In what amounted to a high-stakes game of adult beverage bingo, a handful of fine-spirits aficionados and collectors recently won the right to purchase one of the world’s most exclusive whiskies, Karuizawa 35 Year Old Cities of Japan Sherry Cask ($12,500 for a 700 mL bottle). With an inventory consisting of just 150 bottles, Japanese spirit retailer dekantā knew that consumer demand would far outstrip their supply. With an eye toward distributing the bottles in the fairest way possible, dekantā decided to do something quite unusual. They held a sweepstakes, which was open to everyone and attracted more than 3,300 entries, which likely means that nary a bottle will remain. The ballot closed on February 7, and the randomly chosen winners—announced February 8—were given 3 days to act upon the once-in-a-lifetime opportunity to purchase anywhere from one to six bottles of the rare whisky.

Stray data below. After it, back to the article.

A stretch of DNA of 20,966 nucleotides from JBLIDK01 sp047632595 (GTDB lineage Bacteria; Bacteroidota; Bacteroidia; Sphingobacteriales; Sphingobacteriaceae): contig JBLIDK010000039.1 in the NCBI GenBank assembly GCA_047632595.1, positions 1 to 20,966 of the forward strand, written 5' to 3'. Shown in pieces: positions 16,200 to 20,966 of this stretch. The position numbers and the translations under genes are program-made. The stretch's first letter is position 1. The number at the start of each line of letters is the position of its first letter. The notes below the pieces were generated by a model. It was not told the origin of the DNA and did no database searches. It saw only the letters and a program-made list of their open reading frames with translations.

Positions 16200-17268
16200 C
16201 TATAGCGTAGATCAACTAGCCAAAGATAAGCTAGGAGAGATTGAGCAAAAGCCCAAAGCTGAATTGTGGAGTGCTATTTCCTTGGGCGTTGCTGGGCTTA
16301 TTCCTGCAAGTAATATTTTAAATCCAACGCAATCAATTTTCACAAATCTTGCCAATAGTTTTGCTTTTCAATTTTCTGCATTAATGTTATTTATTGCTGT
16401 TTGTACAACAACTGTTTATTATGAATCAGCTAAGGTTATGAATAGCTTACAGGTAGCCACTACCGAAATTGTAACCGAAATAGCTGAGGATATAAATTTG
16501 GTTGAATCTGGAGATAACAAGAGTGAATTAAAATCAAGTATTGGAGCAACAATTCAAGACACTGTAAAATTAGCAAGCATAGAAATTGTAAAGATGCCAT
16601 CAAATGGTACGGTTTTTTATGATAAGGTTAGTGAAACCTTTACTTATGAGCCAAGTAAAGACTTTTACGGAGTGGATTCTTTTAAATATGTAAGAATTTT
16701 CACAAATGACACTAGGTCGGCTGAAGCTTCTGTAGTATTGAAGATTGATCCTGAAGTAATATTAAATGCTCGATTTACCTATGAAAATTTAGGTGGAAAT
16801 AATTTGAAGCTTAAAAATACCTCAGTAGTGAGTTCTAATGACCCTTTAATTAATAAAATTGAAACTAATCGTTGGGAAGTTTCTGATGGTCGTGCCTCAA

When it opened in 1955 in the foothills of an active volcano, Karuizawa was, at about 2,789 feet above sea level, the highest distillery in Japan. It was also the country’s smallest whisky producer, but that didn’t stop the brand from establishing a sterling global reputation. Alas, on the heels of a huge downturn in the Japanese whisky market in the late 1990s, Karuizawa was forced to shutter its doors in 2000. Fortunately, it kept a few barrels in stock.
The nose on the 35 Year Old Cities of Japan Sherry Cask boasts pronounced notes of dark licorice and coffee beans, with hints of cinnamon and ginger. There’s significant spice on the palate at the outset, which is then joined by dark chocolate, umami, and a touch of mango. The overall sweet creaminess is a result of the sherry cask influence. Prunes and plums are a welcome intrusion upon a finish that is long and satisfying.
What’s in the bottle is indeed very special, yet it’s only part of the prize. The Karuizawa 35 Year Old Cities of Japan Sherry Cask comes in six different bespoke bottle designs embodying the character of Japan’s most iconic destinations: Tokyo, Sapporo, Nagoya, Osaka, Yokohama, and Kobe.